Phoenix Bourbon Naber, Alfs & Brune S.F.
Naber, Alfs & Brune S.F.
Naber, Alfs & Brune, San Francisco, California
Provenance: Richard J. Burgarella Collection
Naber, Alfs & Brune were well-known importers and wholesale wine and liquor dealers in San Francisco, California. They sold wines and liquors by the bottle or in bulk, in barrels and half barrels. Their most famous brands were Phoenix Bourbon and Damiana Bitters. Their history dates back to 1875 though they were established as Naber, Alfs & Brune in either late 1879 or early 1880.
Naber, Alfs & Brune were particularly noted for their elaborate designs on their glass flasks, which came in half-pints and pints in amber and clear glass. Some flasks emphasized that the partners were “Sole Agents” for Phoenix Bourbon. The company also sold the liquor in tall fifth and quart bottles. All are prominently embossed with a pictorial Phoenix, a creature of mythology, a long-lived bird characterized by being cyclically regenerated or reborn. Associated with the sun, a Phoenix obtains new life by arising from the ashes of its predecessor.
See the museum example 5-5/8 inches tall miniature Phoenix Bourbon, Naber, Alfs & Braun S.F. Agents bottle (pictured below)
Our clear with amethyst tone tooled top example of a “Phoenix Bourbon” cylinder fifth, with the embossed Phoenix, is extremely rare and dates to 1890 to 1900. It is one of two known fully intact specimens and is ex: R. C. Lucchesi. The second known example was in the Ken Schwartz collection.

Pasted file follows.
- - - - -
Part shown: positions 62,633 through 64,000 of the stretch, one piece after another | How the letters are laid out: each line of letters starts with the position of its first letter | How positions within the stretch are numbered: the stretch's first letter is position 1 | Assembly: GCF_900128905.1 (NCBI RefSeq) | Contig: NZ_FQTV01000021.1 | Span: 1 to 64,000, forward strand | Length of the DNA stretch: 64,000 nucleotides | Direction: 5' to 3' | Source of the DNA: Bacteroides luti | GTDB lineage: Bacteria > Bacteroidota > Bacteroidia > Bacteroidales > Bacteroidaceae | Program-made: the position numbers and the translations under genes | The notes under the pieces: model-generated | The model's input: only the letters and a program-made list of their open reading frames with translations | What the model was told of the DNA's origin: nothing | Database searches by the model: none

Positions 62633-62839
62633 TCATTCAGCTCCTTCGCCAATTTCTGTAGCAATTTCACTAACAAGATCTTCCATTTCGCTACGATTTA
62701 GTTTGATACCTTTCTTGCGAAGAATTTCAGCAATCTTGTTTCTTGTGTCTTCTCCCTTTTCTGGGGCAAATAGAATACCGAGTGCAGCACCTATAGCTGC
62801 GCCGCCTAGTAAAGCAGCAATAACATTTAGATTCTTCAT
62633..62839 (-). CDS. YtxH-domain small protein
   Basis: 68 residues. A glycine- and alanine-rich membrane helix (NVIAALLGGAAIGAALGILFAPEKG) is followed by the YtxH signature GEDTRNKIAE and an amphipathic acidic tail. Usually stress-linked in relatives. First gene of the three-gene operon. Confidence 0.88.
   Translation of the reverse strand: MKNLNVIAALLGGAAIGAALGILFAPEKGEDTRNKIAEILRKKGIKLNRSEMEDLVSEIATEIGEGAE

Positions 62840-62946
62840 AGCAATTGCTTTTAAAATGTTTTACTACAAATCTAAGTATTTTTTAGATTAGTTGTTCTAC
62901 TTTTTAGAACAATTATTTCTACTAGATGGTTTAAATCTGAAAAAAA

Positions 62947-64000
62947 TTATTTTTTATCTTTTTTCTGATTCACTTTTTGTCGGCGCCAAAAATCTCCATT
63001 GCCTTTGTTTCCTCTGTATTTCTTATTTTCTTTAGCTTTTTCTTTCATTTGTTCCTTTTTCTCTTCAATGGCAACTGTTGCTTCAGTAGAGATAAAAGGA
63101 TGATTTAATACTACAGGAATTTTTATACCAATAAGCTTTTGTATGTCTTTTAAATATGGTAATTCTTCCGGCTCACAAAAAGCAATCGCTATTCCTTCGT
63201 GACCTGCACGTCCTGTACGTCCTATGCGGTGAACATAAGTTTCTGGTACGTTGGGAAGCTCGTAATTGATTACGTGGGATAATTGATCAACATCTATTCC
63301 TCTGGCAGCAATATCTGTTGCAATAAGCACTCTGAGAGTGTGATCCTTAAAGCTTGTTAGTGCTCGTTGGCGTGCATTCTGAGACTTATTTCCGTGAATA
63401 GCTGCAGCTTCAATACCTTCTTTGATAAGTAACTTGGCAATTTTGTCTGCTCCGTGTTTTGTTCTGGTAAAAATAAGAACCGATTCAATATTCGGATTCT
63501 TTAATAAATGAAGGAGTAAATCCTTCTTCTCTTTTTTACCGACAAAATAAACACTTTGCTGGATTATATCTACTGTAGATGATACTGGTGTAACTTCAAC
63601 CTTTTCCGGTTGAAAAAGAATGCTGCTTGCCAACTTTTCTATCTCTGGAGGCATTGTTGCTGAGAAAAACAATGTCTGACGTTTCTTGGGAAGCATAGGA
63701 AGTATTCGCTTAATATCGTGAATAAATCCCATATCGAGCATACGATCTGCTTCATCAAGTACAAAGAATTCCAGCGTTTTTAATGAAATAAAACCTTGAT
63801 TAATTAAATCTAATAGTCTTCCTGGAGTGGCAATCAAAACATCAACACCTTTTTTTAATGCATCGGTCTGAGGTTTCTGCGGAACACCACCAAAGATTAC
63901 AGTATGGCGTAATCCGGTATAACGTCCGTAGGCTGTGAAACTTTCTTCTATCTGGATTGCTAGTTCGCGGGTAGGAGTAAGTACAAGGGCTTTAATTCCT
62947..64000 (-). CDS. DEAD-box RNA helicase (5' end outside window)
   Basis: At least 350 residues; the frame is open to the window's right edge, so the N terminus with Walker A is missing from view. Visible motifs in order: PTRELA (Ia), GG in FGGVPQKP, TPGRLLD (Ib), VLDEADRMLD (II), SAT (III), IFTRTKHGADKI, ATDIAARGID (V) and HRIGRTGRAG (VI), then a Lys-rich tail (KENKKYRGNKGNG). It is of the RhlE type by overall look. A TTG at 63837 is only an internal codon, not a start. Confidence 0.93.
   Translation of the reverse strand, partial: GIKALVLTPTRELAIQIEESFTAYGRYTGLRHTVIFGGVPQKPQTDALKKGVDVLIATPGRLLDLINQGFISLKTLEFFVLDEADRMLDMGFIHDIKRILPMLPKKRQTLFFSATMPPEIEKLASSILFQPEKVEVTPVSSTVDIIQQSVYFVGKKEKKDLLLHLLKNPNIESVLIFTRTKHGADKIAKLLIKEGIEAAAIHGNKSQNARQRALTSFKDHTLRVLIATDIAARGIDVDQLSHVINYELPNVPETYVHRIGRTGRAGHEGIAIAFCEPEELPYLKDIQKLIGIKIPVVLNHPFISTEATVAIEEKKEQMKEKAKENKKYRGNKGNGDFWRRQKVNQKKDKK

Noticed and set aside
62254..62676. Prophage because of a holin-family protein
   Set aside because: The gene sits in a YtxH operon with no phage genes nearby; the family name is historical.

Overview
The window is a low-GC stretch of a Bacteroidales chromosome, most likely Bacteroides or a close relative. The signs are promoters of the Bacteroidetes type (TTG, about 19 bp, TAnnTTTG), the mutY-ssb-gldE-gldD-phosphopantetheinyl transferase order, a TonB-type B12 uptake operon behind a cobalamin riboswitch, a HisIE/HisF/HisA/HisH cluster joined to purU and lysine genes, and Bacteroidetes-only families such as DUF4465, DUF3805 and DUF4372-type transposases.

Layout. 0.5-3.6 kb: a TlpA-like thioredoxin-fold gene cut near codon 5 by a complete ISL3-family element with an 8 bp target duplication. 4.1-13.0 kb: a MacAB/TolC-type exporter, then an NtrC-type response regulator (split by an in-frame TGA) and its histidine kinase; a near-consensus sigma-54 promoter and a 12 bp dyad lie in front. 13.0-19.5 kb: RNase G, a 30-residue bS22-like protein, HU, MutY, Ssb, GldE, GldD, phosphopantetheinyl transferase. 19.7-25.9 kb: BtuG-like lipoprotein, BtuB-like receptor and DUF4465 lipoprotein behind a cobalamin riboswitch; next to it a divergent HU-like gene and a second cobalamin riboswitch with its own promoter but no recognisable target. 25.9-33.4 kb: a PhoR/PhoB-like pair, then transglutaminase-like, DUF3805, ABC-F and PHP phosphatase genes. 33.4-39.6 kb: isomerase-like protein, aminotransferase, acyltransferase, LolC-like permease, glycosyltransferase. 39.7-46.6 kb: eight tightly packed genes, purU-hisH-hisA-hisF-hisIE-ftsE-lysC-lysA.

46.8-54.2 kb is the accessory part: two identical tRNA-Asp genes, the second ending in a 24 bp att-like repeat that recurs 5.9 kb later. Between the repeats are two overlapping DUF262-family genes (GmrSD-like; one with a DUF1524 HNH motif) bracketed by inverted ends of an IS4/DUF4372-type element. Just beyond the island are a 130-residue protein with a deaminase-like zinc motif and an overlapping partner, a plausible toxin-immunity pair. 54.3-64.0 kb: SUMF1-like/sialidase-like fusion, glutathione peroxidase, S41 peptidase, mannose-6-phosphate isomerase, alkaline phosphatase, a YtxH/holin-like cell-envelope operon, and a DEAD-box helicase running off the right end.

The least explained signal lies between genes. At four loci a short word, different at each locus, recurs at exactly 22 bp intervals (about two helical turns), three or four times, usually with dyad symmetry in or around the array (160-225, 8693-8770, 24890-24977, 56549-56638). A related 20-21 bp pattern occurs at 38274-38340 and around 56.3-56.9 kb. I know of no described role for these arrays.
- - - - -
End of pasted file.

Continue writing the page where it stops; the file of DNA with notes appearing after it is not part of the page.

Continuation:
This two-piece mold example has a slightly crooked neck and smooth base. According to Whiskey Bottles of the Old West, a damaged example first surfaced in the 1970s at the San Mateo Bottle Show and was bought by John Alexander for his collection. There is a rumor of another example that broke into many pieces during the 1989 San Francisco Loma Preada Earthquake.
The embossed copy on the clear Phoenix Bourbon fifth is in a sans serif typestyle and occurs within a large, debossed circle on the face of the bottle. A large, embossed Phoenix dominates the graphics, rising from the ashes and looking right. The word ‘PHOENIX’ is over-arched over the pictorial Phoenix. The word ‘BOURBON’ is under-arched beneath the Phoenix. Along the base of the circle is ‘NABER ALFS & BRUNE, S.F.’ in concave lettering, which is connected with little or no word spacing. At least seven other embossing variations are known, with the earlier ones having applied tops.
Naber, Alfs & Brune began life as Ehlers & Brand in 1871. They were wholesale liquor dealers at 322 Clay Street. Ehlers left the company in 1875, selling his interests to Henry D. Naber. Brand and Naber then moved to 413 Front St. in 1877. In 1880, the senior partner Ernest Brand sold out to William Alfs and Henry Brune, and the familiar Naber, Alfs & Brune, was born. During their primary years, they were addressed at 323-325 Market Street from 1889 to 1906.
There were six different moves throughout the company’s life, most of which can be attributed to expansion. The one in 1906 was most likely due to the destruction of their operation on Market Street during the Great San Francisco Earthquake, which ranks as one of the most significant earthquakes ever. In 1907 the firm rebuilt at 825 Mission and remained there until 1910 when they relocated for the last time to 631-635 Howard Street.